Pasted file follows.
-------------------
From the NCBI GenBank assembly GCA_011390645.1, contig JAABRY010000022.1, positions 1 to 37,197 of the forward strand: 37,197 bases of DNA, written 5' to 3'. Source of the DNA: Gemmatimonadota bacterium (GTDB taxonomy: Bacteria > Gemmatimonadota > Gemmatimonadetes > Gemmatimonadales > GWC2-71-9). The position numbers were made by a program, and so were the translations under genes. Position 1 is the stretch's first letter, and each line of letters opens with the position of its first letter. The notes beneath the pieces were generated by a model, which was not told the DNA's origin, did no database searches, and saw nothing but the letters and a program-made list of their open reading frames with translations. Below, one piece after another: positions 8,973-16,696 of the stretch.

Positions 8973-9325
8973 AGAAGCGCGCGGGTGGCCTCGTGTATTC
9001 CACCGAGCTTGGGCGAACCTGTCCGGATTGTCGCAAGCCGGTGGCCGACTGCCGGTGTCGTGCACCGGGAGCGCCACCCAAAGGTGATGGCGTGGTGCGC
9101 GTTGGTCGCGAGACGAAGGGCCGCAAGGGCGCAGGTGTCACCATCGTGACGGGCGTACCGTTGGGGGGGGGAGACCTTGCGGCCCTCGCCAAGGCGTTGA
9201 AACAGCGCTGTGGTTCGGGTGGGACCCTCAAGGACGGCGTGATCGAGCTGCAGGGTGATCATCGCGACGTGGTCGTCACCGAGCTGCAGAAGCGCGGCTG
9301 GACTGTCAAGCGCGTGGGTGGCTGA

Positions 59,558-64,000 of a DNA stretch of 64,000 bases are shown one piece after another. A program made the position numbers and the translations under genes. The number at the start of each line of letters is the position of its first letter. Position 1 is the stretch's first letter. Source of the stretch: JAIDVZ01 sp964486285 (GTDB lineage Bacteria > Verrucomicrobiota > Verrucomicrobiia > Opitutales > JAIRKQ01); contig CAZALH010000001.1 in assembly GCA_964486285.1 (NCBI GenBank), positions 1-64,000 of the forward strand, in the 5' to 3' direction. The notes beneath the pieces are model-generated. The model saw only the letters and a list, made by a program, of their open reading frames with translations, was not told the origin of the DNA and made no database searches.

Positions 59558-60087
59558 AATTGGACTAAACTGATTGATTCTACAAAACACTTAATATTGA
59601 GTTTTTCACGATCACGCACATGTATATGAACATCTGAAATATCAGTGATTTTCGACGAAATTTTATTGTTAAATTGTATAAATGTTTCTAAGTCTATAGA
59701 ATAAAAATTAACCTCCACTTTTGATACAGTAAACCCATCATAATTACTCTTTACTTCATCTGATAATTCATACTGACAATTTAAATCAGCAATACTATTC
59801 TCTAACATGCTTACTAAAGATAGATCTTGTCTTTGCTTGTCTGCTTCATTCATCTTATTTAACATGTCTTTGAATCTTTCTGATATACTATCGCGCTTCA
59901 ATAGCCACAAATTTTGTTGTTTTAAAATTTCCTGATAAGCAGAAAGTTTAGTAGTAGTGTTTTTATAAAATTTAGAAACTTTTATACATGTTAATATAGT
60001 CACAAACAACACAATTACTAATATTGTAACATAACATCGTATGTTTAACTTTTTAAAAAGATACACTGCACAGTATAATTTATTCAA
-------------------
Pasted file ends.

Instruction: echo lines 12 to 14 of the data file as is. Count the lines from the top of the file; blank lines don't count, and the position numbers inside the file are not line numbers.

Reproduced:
59701 ATAAAAATTAACCTCCACTTTTGATACAGTAAACCCATCATAATTACTCTTTACTTCATCTGATAATTCATACTGACAATTTAAATCAGCAATACTATTC
59801 TCTAACATGCTTACTAAAGATAGATCTTGTCTTTGCTTGTCTGCTTCATTCATCTTATTTAACATGTCTTTGAATCTTTCTGATATACTATCGCGCTTCA
59901 ATAGCCACAAATTTTGTTGTTTTAAAATTTCCTGATAAGCAGAAAGTTTAGTAGTAGTGTTTTTATAAAATTTAGAAACTTTTATACATGTTAATATAGT